americanredcross_imageOne night I got a call from my friend asking if I had styptic powder. She had cut her dog’s nail too close to the quick and now the nail was bleeding profusely. I pulled out our pet first-aid kit to find that not only were we all out of styptic powder, but we were short on many other medical supplies as well. It was time to head to the store.

Experts at the Humane Society of the United States (HSUS) recommend that anyone who shares a home with a pet should keep a pet first-aid kit on hand. You can purchase a first-aid kit designed for people and add pet-specific items to that, or you can purchase a specialized kit at a pet store or from a catalog. Alternately, you can start your own kit from scratch.

As we get ready to welcome in the New Year, what better time to restock an existing first-aid kit or to start a kit if you haven’t had one before.  Following are suggestions from the HSUS on what to include in a basic pet first-aid kit:

Pet-Specific Supplies:

  • The phone number for your veterinarian’s office and the number for a 24-hour emergency veterinary office (it’s also a good idea to have the address of the 24-hour animal hospital saved to your GPS incase of an emergency)
  • The number for the ASPCA  Animal Poison Control Center 888-426-4435 (for more information and to learn about foods that are toxic to your pet go to http://www.aspca.org/pet-care/poison-control/)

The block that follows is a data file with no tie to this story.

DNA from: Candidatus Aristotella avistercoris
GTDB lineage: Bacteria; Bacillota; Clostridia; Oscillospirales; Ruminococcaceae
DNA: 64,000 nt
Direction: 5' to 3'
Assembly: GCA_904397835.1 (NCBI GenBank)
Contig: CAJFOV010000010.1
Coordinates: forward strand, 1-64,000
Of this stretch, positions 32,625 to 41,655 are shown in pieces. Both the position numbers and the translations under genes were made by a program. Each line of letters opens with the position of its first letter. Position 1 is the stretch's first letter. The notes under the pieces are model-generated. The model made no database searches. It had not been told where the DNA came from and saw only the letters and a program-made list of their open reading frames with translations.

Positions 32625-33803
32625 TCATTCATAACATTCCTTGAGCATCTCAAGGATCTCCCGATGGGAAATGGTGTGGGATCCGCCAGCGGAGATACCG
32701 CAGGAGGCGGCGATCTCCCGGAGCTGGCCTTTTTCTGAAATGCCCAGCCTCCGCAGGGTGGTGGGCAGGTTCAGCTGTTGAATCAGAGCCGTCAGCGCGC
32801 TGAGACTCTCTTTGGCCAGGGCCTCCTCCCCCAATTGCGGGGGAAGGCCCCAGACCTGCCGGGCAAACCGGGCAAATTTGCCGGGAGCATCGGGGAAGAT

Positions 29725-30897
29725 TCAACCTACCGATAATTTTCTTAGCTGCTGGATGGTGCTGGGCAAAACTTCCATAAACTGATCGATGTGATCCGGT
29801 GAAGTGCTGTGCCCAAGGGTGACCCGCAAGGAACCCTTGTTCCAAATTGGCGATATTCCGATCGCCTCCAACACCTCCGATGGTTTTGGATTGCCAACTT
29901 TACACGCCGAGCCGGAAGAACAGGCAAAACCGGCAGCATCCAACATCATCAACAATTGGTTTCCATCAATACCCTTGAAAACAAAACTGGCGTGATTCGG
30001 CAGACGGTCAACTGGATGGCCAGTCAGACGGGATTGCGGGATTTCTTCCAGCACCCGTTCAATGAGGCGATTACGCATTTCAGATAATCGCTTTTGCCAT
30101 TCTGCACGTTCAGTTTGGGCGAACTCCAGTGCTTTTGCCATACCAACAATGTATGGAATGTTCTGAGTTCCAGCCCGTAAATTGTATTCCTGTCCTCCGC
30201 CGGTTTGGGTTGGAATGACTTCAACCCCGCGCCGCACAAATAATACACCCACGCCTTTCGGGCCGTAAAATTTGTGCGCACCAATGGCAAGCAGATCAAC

• Paperwork for your pet (in a waterproof container or bag): proof of current rabies vaccination, copies of other important medical records and a current photo of your pet (in case he/she gets lost)
  • Nylon leash
  • Self-cling bandage — a bandage that stretches and sticks to itself but not to fur—available at pet stores and from pet-supply catalogs. (Never use regular band aids on a pet as they are difficult to remove)
  • Muzzle or strips of cloth to prevent biting (don’t use this if your pet is vomiting, choking, coughing or otherwise having difficulty breathing)

Basic First-Aid Supplies:

  • Absorbent gauze pads
  • Adhesive tape
  • Antiseptic wipes, lotion, powder or spray
  • Blanket (a foil emergency blanket)
  • Cotton balls or swabs
  • Gauze rolls
  • Hydrogen peroxide (to induce vomiting—do this only when directed by a veterinarian or a poison-control expert)
  • Ice pack
  • Non-latex disposable gloves
  • Petroleum jelly (to lubricate the thermometer)
  • Rectal thermometer (your pet’s temperature should not rise above 103°F or fall below 100°F)
  • Scissors (with blunt ends)
  • Sterile non-stick gauze pads for bandages
  • Sterile saline solution (sold at pharmacies)
  • Tweezers
  • A pillowcase to confine your cat for treatment
  • A pet carrier

For more information on putting together a pet first-aid kit, please visit the HSUS at http://www.humanesociety.org/animals/resources/tips/pet_first_aid_kit.html

The American Red Cross has put together Dog First Aid and Cat First Aid guidebooks with DVDs demonstrating how to perform many of the first-aid steps outlined in the books. These publications cover the symptoms and care for nearly 70 common canine ailments and emergencies and more than 60 feline health conditions. For more information on these books and on pet health and safety, please visit http://www.redcross.org/get-help/prepare-for-emergencies/those-who-need-extra-help/pets